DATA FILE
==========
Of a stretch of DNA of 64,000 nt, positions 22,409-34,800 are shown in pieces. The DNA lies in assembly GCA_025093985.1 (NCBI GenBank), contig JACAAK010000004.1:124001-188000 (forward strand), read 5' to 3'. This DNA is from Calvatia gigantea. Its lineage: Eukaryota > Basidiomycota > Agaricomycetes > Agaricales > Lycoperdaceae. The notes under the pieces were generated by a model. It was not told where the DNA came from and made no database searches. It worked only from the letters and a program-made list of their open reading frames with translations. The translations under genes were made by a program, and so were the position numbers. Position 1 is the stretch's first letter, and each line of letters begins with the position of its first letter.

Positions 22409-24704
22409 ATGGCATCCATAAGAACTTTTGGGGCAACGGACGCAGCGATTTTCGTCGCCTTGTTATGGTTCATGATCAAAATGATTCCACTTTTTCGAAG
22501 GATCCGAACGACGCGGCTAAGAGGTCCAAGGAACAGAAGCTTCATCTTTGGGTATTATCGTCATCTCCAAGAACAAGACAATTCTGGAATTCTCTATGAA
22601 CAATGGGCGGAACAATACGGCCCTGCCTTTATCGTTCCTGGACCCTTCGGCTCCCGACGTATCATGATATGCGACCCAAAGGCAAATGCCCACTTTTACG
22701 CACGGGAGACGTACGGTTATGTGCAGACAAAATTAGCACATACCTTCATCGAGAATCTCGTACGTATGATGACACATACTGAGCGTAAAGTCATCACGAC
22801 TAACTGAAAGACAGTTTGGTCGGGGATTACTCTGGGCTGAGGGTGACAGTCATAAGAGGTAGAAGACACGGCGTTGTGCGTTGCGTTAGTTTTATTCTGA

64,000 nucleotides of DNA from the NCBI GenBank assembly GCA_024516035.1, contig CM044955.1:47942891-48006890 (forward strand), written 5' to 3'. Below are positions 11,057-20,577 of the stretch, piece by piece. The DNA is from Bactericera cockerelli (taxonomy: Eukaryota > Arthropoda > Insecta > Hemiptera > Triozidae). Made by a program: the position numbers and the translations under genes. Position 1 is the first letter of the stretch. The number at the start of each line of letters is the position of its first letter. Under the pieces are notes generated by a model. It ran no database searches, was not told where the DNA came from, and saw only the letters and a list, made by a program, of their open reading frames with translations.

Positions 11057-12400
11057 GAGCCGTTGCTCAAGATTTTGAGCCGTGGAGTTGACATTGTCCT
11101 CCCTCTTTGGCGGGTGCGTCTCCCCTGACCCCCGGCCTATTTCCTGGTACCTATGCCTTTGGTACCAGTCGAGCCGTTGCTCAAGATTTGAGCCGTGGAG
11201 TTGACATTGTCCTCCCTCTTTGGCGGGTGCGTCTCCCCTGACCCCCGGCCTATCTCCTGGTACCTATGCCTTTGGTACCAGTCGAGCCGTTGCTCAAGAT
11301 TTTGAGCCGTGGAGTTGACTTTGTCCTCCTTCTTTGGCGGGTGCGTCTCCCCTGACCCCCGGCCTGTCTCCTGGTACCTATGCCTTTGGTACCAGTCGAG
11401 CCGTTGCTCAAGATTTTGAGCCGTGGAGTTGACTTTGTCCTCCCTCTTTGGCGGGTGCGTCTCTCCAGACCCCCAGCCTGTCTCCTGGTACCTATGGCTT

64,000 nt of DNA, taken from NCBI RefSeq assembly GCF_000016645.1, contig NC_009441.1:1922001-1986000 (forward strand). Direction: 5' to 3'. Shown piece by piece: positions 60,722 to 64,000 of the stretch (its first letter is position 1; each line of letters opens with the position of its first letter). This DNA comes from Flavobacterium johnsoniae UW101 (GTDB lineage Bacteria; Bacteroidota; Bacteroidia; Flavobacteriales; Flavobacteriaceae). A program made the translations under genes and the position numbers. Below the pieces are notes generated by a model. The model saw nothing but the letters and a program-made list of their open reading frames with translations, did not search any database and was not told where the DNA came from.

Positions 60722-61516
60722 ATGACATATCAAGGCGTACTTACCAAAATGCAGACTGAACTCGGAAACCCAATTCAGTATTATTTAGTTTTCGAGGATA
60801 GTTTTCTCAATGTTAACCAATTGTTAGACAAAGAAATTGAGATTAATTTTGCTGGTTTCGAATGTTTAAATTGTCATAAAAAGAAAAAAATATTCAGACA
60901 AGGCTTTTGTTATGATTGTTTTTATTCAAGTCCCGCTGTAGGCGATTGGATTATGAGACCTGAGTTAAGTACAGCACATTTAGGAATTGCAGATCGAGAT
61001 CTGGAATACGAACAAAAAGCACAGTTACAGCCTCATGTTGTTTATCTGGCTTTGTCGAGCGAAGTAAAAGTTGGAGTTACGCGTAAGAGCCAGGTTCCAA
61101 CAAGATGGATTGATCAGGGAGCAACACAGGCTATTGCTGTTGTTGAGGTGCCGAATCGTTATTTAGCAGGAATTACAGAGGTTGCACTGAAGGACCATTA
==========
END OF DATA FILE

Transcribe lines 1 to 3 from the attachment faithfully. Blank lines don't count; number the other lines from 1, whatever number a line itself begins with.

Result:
Of a stretch of DNA of 64,000 nt, positions 22,409-34,800 are shown in pieces. The DNA lies in assembly GCA_025093985.1 (NCBI GenBank), contig JACAAK010000004.1:124001-188000 (forward strand), read 5' to 3'. This DNA is from Calvatia gigantea. Its lineage: Eukaryota > Basidiomycota > Agaricomycetes > Agaricales > Lycoperdaceae. The notes under the pieces were generated by a model. It was not told where the DNA came from and made no database searches. It worked only from the letters and a program-made list of their open reading frames with translations. The translations under genes were made by a program, and so were the position numbers. Position 1 is the stretch's first letter, and each line of letters begins with the position of its first letter.

Positions 22409-24704
22409 ATGGCATCCATAAGAACTTTTGGGGCAACGGACGCAGCGATTTTCGTCGCCTTGTTATGGTTCATGATCAAAATGATTCCACTTTTTCGAAG